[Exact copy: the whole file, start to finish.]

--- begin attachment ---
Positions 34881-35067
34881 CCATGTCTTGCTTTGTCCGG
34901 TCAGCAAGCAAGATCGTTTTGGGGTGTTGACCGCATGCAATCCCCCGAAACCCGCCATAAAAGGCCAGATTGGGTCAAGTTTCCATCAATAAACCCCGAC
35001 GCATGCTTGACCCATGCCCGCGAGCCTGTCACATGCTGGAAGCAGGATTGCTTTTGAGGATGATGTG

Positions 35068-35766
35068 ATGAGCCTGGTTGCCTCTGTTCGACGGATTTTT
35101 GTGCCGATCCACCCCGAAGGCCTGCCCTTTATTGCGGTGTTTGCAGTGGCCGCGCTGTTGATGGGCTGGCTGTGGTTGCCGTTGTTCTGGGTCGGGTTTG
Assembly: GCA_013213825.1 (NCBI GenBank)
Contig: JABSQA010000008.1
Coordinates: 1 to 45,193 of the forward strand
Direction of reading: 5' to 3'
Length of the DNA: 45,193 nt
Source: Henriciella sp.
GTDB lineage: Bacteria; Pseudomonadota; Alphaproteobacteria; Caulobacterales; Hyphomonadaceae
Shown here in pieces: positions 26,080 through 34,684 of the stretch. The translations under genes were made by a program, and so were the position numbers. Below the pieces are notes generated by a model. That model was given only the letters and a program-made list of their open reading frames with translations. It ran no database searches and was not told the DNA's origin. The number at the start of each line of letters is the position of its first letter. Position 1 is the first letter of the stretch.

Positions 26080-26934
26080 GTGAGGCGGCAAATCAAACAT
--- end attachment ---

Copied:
Positions 34881-35067
34881 CCATGTCTTGCTTTGTCCGG
34901 TCAGCAAGCAAGATCGTTTTGGGGTGTTGACCGCATGCAATCCCCCGAAACCCGCCATAAAAGGCCAGATTGGGTCAAGTTTCCATCAATAAACCCCGAC
35001 GCATGCTTGACCCATGCCCGCGAGCCTGTCACATGCTGGAAGCAGGATTGCTTTTGAGGATGATGTG

Positions 35068-35766
35068 ATGAGCCTGGTTGCCTCTGTTCGACGGATTTTT
35101 GTGCCGATCCACCCCGAAGGCCTGCCCTTTATTGCGGTGTTTGCAGTGGCCGCGCTGTTGATGGGCTGGCTGTGGTTGCCGTTGTTCTGGGTCGGGTTTG
Assembly: GCA_013213825.1 (NCBI GenBank)
Contig: JABSQA010000008.1
Coordinates: 1 to 45,193 of the forward strand
Direction of reading: 5' to 3'
Length of the DNA: 45,193 nt
Source: Henriciella sp.
GTDB lineage: Bacteria; Pseudomonadota; Alphaproteobacteria; Caulobacterales; Hyphomonadaceae
Shown here in pieces: positions 26,080 through 34,684 of the stretch. The translations under genes were made by a program, and so were the position numbers. Below the pieces are notes generated by a model. That model was given only the letters and a program-made list of their open reading frames with translations. It ran no database searches and was not told the DNA's origin. The number at the start of each line of letters is the position of its first letter. Position 1 is the first letter of the stretch.

Positions 26080-26934
26080 GTGAGGCGGCAAATCAAACAT